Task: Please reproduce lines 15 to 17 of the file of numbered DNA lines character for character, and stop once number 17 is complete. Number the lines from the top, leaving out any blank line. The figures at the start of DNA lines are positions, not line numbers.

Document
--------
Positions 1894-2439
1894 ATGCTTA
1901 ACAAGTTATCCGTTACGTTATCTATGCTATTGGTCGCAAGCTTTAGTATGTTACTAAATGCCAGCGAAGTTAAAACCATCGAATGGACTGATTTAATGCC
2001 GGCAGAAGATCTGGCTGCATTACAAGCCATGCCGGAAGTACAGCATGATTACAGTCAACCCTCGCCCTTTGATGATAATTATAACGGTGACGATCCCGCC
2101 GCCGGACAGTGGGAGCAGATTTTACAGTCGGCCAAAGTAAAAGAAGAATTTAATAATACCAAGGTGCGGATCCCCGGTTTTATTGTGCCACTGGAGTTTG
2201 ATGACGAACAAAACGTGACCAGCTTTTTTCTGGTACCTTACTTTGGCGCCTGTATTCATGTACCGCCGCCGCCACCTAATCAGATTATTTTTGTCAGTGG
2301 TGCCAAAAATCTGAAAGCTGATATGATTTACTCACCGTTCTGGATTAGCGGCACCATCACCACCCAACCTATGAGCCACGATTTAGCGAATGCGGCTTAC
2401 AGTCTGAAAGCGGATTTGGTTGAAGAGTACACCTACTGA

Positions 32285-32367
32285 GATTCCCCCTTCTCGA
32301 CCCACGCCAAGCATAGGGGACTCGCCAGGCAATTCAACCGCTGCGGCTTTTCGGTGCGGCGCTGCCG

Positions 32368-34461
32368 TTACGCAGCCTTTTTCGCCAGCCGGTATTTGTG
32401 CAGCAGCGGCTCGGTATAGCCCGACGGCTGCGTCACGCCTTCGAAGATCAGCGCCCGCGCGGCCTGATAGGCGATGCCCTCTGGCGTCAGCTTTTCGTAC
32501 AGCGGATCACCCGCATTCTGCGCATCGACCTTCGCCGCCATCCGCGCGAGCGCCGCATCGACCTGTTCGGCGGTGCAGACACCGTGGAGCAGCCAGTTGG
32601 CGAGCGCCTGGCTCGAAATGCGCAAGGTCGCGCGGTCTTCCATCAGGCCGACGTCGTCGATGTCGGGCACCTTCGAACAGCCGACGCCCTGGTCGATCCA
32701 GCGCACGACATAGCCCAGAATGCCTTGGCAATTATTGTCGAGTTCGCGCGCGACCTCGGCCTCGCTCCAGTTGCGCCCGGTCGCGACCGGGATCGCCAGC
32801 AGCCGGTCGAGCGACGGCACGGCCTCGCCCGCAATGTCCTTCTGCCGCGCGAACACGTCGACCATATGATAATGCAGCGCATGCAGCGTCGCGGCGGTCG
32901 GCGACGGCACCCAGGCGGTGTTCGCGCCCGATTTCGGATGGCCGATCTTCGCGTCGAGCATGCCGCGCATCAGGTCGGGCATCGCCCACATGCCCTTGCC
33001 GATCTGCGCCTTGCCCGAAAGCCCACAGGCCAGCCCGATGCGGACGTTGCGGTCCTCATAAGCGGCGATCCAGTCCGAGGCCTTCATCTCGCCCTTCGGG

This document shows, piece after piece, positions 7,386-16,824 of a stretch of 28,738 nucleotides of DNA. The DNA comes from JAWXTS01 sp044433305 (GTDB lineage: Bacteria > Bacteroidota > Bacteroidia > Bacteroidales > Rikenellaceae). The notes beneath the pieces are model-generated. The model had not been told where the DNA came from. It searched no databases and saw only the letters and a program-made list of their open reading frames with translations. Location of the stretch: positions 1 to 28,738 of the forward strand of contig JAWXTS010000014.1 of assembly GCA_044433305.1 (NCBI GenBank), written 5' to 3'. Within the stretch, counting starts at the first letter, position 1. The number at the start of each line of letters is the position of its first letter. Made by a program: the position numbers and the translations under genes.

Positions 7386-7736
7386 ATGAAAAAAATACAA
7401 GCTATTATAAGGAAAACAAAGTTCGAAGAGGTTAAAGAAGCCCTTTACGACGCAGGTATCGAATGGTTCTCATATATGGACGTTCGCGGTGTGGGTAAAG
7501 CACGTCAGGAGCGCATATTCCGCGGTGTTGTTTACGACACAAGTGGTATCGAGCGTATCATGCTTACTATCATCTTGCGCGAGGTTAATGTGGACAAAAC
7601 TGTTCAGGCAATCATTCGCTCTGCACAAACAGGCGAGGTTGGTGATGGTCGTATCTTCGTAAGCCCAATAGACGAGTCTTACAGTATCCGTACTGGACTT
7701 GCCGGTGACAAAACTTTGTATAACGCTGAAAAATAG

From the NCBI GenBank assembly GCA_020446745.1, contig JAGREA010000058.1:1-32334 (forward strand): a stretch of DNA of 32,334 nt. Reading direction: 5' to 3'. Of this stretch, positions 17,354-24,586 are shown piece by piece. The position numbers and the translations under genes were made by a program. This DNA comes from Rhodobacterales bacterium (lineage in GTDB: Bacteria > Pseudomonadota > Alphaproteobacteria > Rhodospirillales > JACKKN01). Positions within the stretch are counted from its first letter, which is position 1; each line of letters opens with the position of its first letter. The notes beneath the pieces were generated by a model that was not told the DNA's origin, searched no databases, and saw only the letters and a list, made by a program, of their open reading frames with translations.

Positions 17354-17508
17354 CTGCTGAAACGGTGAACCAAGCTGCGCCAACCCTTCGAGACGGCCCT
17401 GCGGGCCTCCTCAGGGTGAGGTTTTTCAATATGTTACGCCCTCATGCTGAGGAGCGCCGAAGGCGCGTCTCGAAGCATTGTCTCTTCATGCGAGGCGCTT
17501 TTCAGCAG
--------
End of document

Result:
32501 AGCGGATCACCCGCATTCTGCGCATCGACCTTCGCCGCCATCCGCGCGAGCGCCGCATCGACCTGTTCGGCGGTGCAGACACCGTGGAGCAGCCAGTTGG
32601 CGAGCGCCTGGCTCGAAATGCGCAAGGTCGCGCGGTCTTCCATCAGGCCGACGTCGTCGATGTCGGGCACCTTCGAACAGCCGACGCCCTGGTCGATCCA
32701 GCGCACGACATAGCCCAGAATGCCTTGGCAATTATTGTCGAGTTCGCGCGCGACCTCGGCCTCGCTCCAGTTGCGCCCGGTCGCGACCGGGATCGCCAGC